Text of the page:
Behind the Scenes Episode 345: NetApp and Digital Pathology with Kim Garriott

Welcome to the Episode 345, part of the continuing series called “Behind the Scenes of the NetApp Tech ONTAP Podcast.”

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This week, Kim Garriott (kim.garriott@netapp.com) drops by to teach us all about digital pathology and how it is the next wave of change in the healthcare IT industry.

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Transcription

The following transcript was generated using Adobe Premiere’s speech to text service and then further edited. As it is AI generated, YMMV.

Episode 345: NetApp and Digital Pathology

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This week on the Tech ONTAP Podcast.

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Kim Garriott joins us to talk to us all
about digital pathology.

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[Tech ONTAP podcast intro]

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Hello
and welcome to the Tech ONTAP Podcast.

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My name is Justin Parisi.

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I’m here in the basement of my house

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and with me today – on the phone –
we have Kim Garriott.

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So Kim, what do you do here at NetApp?
How do we reach you?

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Hi, Justin.

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I am the Chief Innovation
Officer of our NetApp healthcare

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and life sciences practice and also
the general manager for medical imaging.

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And you can reach me
at kim.garriott@netapp.com.

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All right. Excellent.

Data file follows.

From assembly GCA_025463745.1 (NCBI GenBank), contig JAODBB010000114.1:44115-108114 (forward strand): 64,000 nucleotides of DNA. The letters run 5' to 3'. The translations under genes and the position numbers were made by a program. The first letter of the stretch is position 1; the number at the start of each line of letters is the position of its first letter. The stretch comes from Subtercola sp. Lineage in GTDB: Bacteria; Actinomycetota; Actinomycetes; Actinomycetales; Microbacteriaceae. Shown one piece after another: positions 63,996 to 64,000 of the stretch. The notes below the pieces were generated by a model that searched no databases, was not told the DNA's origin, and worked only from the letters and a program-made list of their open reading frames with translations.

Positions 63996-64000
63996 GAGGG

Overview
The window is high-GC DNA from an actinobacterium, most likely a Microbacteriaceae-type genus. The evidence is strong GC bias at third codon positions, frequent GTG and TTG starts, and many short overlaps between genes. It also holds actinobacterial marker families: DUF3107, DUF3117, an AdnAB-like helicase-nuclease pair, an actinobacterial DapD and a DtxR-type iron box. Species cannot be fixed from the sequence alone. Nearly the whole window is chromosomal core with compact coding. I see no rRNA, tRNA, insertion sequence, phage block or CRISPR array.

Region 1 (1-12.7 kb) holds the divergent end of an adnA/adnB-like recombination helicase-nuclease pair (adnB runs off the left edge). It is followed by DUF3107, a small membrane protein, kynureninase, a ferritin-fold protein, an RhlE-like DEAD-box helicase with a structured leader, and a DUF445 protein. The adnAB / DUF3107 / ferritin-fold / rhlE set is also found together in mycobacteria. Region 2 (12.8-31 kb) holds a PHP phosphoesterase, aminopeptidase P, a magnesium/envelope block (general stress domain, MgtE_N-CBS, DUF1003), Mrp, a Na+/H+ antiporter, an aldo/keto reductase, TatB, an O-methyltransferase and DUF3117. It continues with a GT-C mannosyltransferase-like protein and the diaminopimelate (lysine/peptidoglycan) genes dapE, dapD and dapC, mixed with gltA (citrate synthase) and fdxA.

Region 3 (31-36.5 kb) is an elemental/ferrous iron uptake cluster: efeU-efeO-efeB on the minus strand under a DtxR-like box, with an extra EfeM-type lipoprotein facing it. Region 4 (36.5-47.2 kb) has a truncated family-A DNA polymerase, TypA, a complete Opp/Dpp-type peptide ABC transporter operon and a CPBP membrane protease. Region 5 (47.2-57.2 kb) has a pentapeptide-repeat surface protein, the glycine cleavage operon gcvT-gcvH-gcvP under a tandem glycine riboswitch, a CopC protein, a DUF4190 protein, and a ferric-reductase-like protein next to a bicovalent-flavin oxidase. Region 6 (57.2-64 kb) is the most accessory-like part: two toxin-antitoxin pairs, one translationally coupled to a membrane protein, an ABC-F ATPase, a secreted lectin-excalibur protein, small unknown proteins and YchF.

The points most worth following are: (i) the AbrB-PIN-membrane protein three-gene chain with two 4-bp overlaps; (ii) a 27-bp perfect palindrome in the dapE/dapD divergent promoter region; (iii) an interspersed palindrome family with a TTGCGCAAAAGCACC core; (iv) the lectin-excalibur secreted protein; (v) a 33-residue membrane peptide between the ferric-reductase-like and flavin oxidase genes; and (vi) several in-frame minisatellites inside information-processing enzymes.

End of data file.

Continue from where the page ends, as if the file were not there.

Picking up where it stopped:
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So Kim is here today.

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She’s been on the podcast
before to talk about

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healthcare and medical imaging
and that sort of thing.

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Today,
we’re going to talk about something new,

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something that’s
kind of cutting edge in the industry,

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and that is a concept known as digital
pathology.

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So, Kim,
could you please tell me what that is?

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Because I don’t know what that is.

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And I’m sure a lot of people
haven’t heard of this before

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other than, you know, what the words
mean, right?

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Yeah. No, exactly.

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It’s a really exciting field
that that is coming to life

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in healthcare and life sciences
and have some interaction with pathology.

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So any kind of tissue
removed from your body,

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say you had a gallbladder removed
or you went to the dermatologist

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because there’s a, you know,
a little mole or a bump on your arm.